I’ve kept my first meditation experience a secret – until now.

I was open to anything, but I didn’t expect to float.

With legs twisted into place, my bones creaked as they settled into their hinges. It was my first time meditating and I was surprised by the stiffness of my young body. Like I had never used it properly before. And maybe I hadn’t.

The floor in my dorm room was hard and cold, causing the hair on my arms to rise. The instructions from my Japanese Religion professor were simple enough but the whole setup felt theatrical.

I reached upward with the top of my head to straighten my spine. Each segment popped into place as I exhaled. There were surely sounds of campus life around me but I only remember hearing the crackling of static as I drifted.

The back of my eyelids weren’t familiar to me. At least not with the sun shining through them, illuminating the microscopic space with a pink aura. I was instructed to focus on my natural breath, which made me chuckle a little. When had my breath become mechanical?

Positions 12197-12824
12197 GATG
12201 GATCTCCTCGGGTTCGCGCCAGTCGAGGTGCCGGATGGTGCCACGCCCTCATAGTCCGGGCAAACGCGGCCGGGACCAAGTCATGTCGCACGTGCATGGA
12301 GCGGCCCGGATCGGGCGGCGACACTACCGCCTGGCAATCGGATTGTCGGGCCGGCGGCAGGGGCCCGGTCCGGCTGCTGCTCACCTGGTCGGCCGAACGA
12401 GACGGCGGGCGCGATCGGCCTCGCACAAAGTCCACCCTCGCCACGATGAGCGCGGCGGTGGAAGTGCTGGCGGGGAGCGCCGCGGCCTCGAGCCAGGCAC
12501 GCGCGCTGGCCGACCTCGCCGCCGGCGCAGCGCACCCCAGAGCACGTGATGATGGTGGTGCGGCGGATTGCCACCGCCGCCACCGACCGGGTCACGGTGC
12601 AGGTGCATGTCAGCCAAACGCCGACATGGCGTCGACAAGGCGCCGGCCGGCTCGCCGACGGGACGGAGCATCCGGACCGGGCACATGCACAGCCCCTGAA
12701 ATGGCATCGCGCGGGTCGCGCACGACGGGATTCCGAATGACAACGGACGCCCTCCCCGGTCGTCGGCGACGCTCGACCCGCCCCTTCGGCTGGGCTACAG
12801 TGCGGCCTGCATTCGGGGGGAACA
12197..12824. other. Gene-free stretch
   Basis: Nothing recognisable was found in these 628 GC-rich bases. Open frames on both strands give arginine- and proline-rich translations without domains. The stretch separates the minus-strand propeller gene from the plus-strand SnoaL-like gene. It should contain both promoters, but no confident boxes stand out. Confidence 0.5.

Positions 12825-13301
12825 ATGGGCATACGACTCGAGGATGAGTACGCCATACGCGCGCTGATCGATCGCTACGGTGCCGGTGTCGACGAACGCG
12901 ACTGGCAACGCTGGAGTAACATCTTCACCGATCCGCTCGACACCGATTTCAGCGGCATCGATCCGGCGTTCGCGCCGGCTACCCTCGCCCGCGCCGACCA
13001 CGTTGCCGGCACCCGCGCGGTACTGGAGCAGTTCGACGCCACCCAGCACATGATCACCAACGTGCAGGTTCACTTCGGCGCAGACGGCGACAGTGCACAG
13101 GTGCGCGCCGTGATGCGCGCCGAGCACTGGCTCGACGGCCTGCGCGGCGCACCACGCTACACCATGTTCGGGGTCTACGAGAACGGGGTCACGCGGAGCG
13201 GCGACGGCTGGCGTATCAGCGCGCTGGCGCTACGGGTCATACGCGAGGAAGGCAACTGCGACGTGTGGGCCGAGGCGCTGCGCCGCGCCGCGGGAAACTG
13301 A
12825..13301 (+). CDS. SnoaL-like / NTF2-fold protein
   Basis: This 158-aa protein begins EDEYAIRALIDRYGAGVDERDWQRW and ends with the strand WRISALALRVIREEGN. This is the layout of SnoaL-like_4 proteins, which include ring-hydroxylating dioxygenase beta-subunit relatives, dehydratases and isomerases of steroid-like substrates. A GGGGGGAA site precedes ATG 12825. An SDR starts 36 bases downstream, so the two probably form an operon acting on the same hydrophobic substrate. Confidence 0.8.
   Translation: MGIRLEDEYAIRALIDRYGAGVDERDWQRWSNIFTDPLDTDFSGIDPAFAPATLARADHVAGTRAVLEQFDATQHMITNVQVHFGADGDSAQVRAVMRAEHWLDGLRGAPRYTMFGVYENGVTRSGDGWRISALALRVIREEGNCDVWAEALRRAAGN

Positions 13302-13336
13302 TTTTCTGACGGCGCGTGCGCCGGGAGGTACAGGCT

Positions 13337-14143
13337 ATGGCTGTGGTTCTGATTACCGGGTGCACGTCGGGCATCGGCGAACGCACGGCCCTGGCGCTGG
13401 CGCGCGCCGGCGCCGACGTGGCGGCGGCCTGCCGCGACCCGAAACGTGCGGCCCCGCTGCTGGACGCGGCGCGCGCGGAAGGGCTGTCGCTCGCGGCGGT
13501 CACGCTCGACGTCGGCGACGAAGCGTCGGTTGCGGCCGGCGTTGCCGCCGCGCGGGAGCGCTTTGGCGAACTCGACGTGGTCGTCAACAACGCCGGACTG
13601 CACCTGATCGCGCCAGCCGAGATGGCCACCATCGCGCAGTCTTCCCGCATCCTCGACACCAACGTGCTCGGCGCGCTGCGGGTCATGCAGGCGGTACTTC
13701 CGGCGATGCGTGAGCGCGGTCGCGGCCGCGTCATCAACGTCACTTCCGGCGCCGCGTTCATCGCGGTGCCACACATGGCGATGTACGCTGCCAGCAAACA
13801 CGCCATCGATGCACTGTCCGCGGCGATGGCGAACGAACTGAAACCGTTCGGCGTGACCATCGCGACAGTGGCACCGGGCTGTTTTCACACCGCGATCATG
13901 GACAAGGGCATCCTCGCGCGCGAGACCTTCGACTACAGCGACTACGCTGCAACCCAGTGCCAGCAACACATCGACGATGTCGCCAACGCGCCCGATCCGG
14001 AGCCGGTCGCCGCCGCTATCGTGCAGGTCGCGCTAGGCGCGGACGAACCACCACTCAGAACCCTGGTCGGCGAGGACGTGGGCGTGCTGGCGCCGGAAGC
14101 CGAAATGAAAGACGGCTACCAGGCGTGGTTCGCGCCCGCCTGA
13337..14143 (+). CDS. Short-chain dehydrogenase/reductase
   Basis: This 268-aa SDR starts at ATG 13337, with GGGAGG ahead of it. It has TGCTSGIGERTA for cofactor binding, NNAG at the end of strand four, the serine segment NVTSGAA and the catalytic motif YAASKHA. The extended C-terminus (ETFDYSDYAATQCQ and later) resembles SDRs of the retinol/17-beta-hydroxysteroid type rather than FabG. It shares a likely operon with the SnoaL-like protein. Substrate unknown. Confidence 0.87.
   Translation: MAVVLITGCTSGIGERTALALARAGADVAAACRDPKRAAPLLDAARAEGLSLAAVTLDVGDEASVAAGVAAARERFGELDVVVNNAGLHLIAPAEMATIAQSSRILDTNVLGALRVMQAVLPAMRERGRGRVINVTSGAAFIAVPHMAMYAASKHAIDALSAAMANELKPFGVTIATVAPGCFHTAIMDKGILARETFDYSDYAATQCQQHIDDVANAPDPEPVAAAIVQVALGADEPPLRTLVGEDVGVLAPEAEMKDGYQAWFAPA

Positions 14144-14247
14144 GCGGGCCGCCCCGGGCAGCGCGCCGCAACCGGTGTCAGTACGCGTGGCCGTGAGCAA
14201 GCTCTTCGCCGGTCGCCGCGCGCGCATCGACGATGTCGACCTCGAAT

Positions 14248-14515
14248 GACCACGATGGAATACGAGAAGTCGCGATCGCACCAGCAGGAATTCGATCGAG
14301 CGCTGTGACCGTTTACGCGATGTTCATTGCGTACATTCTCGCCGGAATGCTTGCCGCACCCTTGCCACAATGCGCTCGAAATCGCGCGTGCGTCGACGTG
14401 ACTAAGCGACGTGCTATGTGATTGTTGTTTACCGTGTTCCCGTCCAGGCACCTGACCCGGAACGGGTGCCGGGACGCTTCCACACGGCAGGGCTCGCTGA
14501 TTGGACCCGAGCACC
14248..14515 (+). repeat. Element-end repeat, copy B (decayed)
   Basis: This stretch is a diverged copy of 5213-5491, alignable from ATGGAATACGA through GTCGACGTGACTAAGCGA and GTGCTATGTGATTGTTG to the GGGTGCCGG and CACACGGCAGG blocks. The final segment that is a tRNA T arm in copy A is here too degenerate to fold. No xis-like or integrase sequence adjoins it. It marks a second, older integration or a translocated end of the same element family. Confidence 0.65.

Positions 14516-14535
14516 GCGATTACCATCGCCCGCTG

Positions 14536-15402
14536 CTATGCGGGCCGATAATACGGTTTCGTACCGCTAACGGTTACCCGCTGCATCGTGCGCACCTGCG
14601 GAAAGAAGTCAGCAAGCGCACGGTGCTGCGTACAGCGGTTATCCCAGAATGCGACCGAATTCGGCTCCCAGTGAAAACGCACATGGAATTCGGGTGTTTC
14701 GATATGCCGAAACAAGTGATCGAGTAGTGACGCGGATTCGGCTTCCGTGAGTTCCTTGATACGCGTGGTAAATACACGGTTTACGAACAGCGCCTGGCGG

So I sat. I breathed. Then, miraculously, I floated.

My mind had become a glowing green light that expanded and contracted with every breath. I felt huge and borderless, yet safe and connected, like I had plugged into my mother’s womb again. It’s hard to say how long I suspended there before waking up because time no longer mattered.

I never intended to lie about my first meditation experience, but as my classmates described their noisy minds and overall frustration with the assignment, I felt this deep desire to keep it all to myself. Not because I was afraid of being different but because some things are meant to be sacred.

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Over a decade later, I’m starting to meditate consistently again. Not that I haven’t practiced it sporadically over the years, but meditation seems to drop out of my life when things get busy, or when I’m feeling overwhelmed and anxious. Makes perfect sense, I know.

One of my favorite tools so far has been the Headspace app. It’s guided, which is nice when you’re a beginner and need structure. Plus, the animations and thoughtful user experience make me smile.

Do you have any meditation resources or practices that you love?